The Samsung Q50/Q50R QLED is a good 32 inch, 4k TV. It delivers decent overall picture quality, with deep blacks and a very good color gamut, but like most VA TVs, the image degrades when viewed at an angle. It has outstanding low input lag, great for gaming, but unfortunately, it doesn't support any advanced gaming features, like FreeSync.
Unfortunately, although it has a great response time, there are some noticeable motion artifacts with some content, and it can't get very bright in HDR.
The Q50R has a great design. It looks very similar to the higher-end, larger Samsung QLED TVs, like the Samsung Q60R, but it has a slightly thicker frame. The feet are placed at either end, but due to the small size of this TV it shouldn't be an issue. Like the Q60R, it has decent build quality but is mostly made of plastic. It has only basic cable management.
The feet are set at either end of the TV, and don't prevent it from wobbling.
Footprint of the 32" stand: 25.5" x 6.1"
The back is plain, and has a slightly different texture than the other 2019 QLEDs we've tested. There is only basic cable management through a clip on the back legs.
The borders are relatively thick, given the small size of the TV, so they're a bit more noticeable.
This TV is very thin, and doesn't stick out much if wall-mounted.
The Samsung QN32Q50RAFXZA gets a bit warmer than most TVs, but we don't expect this to cause any issues.
The Samsung QN32Q50R has decent build quality. It looks very similar to the Q60R, and is almost entirely made of plastic. There are no obvious areas of concern in its construction.
The Samsung Q50R delivers decent overall picture quality. It has an excellent contrast ratio, so blacks appear black in a dark room, but it has only decent black uniformity, and some clouding can be seen in dark scenes. The Q50R has decent SDR peak brightness and good reflection handling, so glare shouldn't be a significant issue in most rooms, but it can't get very bright with HDR content. It has a very good color gamut, almost as good as the Q60R, and very good gray uniformity. Unfortunately, like most VA TVs, the image degrades at an angle.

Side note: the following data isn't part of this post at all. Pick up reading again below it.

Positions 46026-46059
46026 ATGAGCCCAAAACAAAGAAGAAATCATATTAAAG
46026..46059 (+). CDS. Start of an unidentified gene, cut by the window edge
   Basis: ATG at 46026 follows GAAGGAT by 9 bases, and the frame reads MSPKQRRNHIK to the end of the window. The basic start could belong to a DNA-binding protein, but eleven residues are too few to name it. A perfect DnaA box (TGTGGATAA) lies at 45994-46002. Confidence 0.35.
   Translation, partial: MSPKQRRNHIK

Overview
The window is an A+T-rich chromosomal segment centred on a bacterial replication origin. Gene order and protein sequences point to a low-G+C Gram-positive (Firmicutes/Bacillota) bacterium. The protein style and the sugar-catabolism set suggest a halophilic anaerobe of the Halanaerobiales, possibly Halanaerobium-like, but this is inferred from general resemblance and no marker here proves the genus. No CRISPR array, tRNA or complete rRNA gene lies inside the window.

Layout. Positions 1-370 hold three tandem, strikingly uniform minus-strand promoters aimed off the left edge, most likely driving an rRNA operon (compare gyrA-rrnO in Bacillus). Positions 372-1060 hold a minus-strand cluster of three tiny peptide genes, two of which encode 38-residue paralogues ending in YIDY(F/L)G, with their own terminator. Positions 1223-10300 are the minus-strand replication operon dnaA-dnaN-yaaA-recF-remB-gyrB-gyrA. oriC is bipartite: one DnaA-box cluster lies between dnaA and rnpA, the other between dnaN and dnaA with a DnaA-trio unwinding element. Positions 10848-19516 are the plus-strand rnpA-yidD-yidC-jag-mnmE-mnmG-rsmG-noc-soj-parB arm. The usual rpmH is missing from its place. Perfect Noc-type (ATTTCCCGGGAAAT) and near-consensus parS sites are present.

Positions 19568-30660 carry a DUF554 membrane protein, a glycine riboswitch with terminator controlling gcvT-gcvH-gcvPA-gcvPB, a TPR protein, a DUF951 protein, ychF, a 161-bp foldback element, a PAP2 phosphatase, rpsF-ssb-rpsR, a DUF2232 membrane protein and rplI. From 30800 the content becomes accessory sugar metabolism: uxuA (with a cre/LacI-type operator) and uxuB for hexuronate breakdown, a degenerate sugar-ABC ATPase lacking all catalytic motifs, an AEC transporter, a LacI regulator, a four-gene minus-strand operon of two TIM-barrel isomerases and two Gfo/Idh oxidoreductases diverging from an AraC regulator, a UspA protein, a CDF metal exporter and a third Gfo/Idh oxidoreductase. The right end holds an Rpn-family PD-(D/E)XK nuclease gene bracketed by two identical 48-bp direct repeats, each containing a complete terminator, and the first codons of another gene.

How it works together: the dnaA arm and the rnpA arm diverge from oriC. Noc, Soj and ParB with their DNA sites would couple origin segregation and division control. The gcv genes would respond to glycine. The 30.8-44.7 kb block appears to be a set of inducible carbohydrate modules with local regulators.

Like most VA TVs, the Q50R has an excellent contrast ratio. This results in deep blacks, which is especially noticeable in a dark room.
The Q50 doesn't have a local dimming feature. The above video is provided for reference only.
Decent SDR peak brightness. Unfortunately, like most Samsung TVs that don't have a local dimming feature, dim scenes are dimmed by the TV's frame dimming feature (also known as CE dimming). This can be distracting with some content.
We measured the SDR peak brightness after calibration, with the 'Movie' Picture Mode. The 'Dynamic' picture mode is slightly brighter.
Disappointing HDR peak brightness. Small highlights in some scenes don't pop the way they should. Like with SDR content, the TV's frame (CE) dimming feature artificially dims some scenes, which may be distracting.
We measured the peak brightness with the default settings in the 'Movie' Picture Mode. 'Dynamic' is slightly brighter, but not noticeably.
The Q50R has very good gray uniformity. The sides of the screen are noticeably darker, but there is little dirty screen effect in the center, which is great for sports fans.
Like most VA TVs, the image degrades when viewed at an angle. Due to the small size of the TV, this effect is more noticeable, but it's better than the Hisense H8F.
The Q50R has decent black uniformity, slightly worse than the Q60R. This results in cloudy blacks in dark scenes, which can be distracting.
Overall, the Samsung QN32Q50R has good reflection handling. Bright reflections aren't diffused much across the screen, so they might still be distracting in a bright room.
Out of the box, the Samsung Q50R QLED has decent accuracy. Gamma doesn't follow the target, so most scenes are displayed a bit brighter than they should. There are some noticeable inaccuracies in shades of gray, but most people won't notice any issues with most colors.
After calibration, the Q50 has outstanding accuracy. There are no noticeable errors in colors or shades of gray, and gamma is nearly perfect.
See our recommended settings here.
480p content looks great, and looks similar to the Q60R.
The Q50R has a very good color gamut, similar to the Q60R, and it can display a wide color gamut, important for the latest HDR content.
Unfortunately, the TV doesn't track the target EOTF PQ curve, and all scenes in HDR are displayed darker than they should be. Unfortunately, 'Game' mode is even worse, as shown here.
If you find HDR content too dim, setting Contrast Enhancer to 'High' improves EOTF tracking significantly, as shown here.
Decent color volume. Although it has a very good color gamut, colors aren't as bright as pure white, especially blues, which is common for LED TVs.
The Q50R QLED has good overall gradient handling, very similar to the Q60R. Some significant banding can be seen in dark shades, though, which can be distracting. Setting Digital Clean View to 'Auto' improves gradient handling, but can cause a loss of fine details in some scenes.